Blended families – who will inherit?

Blended families can be complicated in life, but even more after death.  If you remarry, or enter into a new de facto relationship, the law will decide how your assets are distributed if you do not have a valid will and make arrangements for your financial affairs before you die. This means that your children from a previous relationship may not receive as much of your estate as you intended.

If you die without a will and there are assets in your estate, the estate will be distributed pursuant to the intestacy rules set out in the Administration and Probate Act 1958 (Vic).  If the value of your estate is below the threshold amount prescribed in the Act, your new partner will receive the whole estate and your children from a previous relationship will not inherit anything.

If the value of your estate is over a set threshold amount, your children will be entitled to share the estate with your new partner. However, if you enter into a new de facto relationship and have not divorced your previous partner, your ex-spouse and your new partner will be entitled to share the estate between them.  In this situation, your children will only be entitled to a share of your estate if its total value is over a set threshold amount.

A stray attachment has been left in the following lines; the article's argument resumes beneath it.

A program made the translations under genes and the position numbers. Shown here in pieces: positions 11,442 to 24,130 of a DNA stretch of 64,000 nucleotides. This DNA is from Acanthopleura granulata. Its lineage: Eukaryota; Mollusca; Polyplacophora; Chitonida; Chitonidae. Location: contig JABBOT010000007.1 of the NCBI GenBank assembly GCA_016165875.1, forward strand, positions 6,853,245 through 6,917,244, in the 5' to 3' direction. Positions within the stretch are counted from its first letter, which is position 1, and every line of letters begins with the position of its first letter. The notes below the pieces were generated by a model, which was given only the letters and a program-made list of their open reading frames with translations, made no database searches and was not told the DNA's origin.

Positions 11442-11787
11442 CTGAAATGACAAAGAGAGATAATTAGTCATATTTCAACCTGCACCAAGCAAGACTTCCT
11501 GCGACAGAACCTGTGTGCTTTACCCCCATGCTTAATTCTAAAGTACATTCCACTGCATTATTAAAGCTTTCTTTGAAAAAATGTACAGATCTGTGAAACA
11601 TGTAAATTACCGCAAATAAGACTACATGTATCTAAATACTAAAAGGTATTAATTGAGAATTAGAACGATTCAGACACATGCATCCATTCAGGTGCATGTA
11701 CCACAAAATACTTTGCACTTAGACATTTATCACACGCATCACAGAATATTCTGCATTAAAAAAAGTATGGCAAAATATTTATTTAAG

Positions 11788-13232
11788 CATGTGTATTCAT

It is also important to have a valid will as there are other particular assets which may never form part of your estate, unless expressly dealt with in your will.  For example, if you and your partner own property or other assets jointly, these assets will not form part of your estate if you are survived by your partner. They will automatically be transferred to your partner, who will become an owner by right of ‘survivorship’.

Another example of assets that should be expressly included in your will is superannuation, as it is not automatically included in your estate either. If you do not have a ‘valid binding death nomination’ lodged with your superannuation fund, the superannuation legislation and rules of the relevant fund will apply with respect to distribution of your superannuation death benefits.  A trustee of the relevant fund will make a decision about who will receive your superannuation benefit, according to these rules.

If partners in blended families wish their loved ones to receive their assets, plans for their estate and appropriate documents should be arranged. To make a time to talk through your wishes with an experienced Wills and Estate Lawyer, please contact our office on 03 5472 1588 in Castlemaine or 03 5434 6666 in Bendigo.

Vesna Pocuca is an experienced Wills and Estates Lawyer who works in the Castlemaine office of Robertson Hyetts Solicitors.